“Three years from now, if deer aren’t behaving way they are today, would we remove these restrictions and restore the three-point rule?” Martin asked. “These are permanent changes, and I don’t think the public thinks of them that way. I believe we are disincentivizing deer hunting in our state. Reducing harvest is an eventual outcome. Loss of hunter recruitment results in a shift of dependence of land to the supermarket. The negative economic and social impact is real, with lasting, if not permanent, results.”

Martin noted that the commission’s wildlife management and research staffs do not know how many deer have died from chronic wasting disease since 2017, nor can they project how deer will die from CWD within the next three to five years. Epizootic hemorrhagic disease and blue tongue are known to kill a lot more deer historically and annually than CWD. Martin said it is essential from a scientific standpoint to know how many deer die from CWD compared to other diseases so that CWD’s actual impact can be distinguished from its presumed impact.

To fill the data gap, Martin asked the wildlife management division to shift a “meaningful” portion of its research effort and budget to conduct a serious mortality study in areas with the highest CWD prevalence and in controlled conditions behind double high fences.

“I recognize the seriousness of this disease, but the question about mortality is one we have to answer,” Martin said. “People ask me, ‘How many died in my county?’ I can’t tell them. ‘How many do you expect to die?’ I can’t tell them that either. We need to do all can, but we need better balance.”

Steven Beaupre, the commission’s non-voting member, said that the commission implemented its chronic wasting disease management plan to try to preserve high quality deer hunting in areas where CWD was not known to exist.

“We don’t know the end game,” Martin said. “If we had more clarity about deer mortality [relative to CWD], certainly we would have something around which to judge our reactions.”

“I don’t think there is an endgame,” Beaupre said. “We’re going to live with this disease on the landscape for as long as we’re all here. There’s no good solution to this issue.”

Ultimately, the agency’s CWD obsession will require money and resources that the commission does not have. Its only recourse will be to ask voters to increase the conservation sales tax under Amendment 75, or to ask the legislature to increase hunting and fishing license fees.

Source: https://www.nwaonline.com/news/2020/feb/23/chronic-wasting-disease-deemed-a-money–1/

Missouri Hunters Donated Nearly 350,000 Pounds of Deer Meat to Food Banks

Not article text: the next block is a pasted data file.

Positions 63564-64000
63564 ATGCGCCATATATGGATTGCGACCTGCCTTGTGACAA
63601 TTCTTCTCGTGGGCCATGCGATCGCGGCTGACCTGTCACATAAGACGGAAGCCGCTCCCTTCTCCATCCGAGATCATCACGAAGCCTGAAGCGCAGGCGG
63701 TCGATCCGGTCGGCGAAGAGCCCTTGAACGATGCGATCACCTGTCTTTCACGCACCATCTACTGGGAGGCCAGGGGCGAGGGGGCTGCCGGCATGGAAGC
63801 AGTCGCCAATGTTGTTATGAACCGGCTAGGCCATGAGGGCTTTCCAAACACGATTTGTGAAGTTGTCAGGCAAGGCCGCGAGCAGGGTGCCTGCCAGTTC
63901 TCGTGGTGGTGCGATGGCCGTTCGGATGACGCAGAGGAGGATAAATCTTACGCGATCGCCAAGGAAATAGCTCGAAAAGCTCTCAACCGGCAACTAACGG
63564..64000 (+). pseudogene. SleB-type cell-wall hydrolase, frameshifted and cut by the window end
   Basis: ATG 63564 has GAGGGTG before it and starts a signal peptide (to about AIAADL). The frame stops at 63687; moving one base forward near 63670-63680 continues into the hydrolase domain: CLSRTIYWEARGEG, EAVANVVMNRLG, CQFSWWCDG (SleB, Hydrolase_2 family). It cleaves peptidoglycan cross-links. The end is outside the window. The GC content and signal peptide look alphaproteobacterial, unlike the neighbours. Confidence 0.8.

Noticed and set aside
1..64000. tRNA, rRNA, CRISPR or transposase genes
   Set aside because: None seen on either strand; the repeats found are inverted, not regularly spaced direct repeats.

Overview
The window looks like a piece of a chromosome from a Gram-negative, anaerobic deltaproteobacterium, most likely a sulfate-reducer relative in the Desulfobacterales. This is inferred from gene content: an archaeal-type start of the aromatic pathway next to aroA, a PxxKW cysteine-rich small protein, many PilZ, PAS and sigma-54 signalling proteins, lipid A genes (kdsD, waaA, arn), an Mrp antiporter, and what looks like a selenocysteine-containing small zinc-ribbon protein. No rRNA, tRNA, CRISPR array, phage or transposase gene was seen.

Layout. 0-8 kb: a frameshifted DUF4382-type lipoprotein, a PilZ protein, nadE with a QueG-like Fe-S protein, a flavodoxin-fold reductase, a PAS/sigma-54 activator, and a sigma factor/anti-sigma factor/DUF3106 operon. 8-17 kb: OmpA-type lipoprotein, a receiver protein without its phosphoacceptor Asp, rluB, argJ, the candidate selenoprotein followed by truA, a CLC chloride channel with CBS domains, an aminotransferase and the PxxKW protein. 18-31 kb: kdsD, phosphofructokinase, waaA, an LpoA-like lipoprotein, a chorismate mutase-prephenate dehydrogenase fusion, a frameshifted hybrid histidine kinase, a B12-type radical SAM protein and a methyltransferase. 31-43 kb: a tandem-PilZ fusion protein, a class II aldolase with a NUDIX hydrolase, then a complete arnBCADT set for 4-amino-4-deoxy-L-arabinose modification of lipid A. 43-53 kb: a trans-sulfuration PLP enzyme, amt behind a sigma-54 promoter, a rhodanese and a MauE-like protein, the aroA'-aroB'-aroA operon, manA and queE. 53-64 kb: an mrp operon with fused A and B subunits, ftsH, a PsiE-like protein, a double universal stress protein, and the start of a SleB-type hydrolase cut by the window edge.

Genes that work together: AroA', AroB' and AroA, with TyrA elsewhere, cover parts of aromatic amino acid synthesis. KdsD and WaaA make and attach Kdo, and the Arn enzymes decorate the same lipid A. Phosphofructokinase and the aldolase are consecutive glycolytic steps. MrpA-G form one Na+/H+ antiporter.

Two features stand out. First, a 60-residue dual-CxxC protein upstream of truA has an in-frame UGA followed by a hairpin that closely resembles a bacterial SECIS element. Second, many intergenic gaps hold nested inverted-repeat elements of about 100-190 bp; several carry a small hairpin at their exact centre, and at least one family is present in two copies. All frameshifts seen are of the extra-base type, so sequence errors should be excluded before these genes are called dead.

Missouri Hunters Donated Nearly 350,000 Pounds of Deer Meat to Food Banks

Missouri deer hunters donated nearly 350,000 pounds of venison to food banks and pantries across the state this season, the Missouri Department of Conservation (MDC) said in a news release.

The hunters donated the meat to Missouri’s Share the Harvest program, which provides “lean, healthy” venison to help feed hungry Missourians.

“Hunters started Share the Harvest because they saw a need in their communities and hunters remain the driving force behind this popular program that helps feed our fellow Missourians who are in need,” MDC director Sara Parker Pauley said in a statement.

“We sincerely thank the thousands of deer hunters who support Share the Harvest, along with the many participating meat processors and sponsors who help make it possible.”

The program, coordinated by MDC and the Conservation Federation of Missouri (CFM), was launched in 1992. Since then, more than 4.3 million pounds of meat has been ground, packaged and donated to people in need. The fees to process and package the meat are covered by local sponsors throughout the state.

“We greatly appreciate the hunters, processors, and sponsors for their support of Share the Harvest,” CFM executive director Tyler Schwartze said in the news release. “The donated venison stays in the local areas where the deer were harvested so it truly is helping out neighbors in need.”

Anyone in Missouri who needs meat from Share the Harvest can contact their local food pantry.

VA Bill Makes Firearms Training a Felony

VA Bill Makes Firearms Training a Felony

Virginia legislators have clearly lost their minds on this latest bill that was drafted and filed this month, which will be open to discussion come January 2020.

This of course is in reference to Senate Bill Number 64, or SB64 as it may appear on various print or spoken discussion.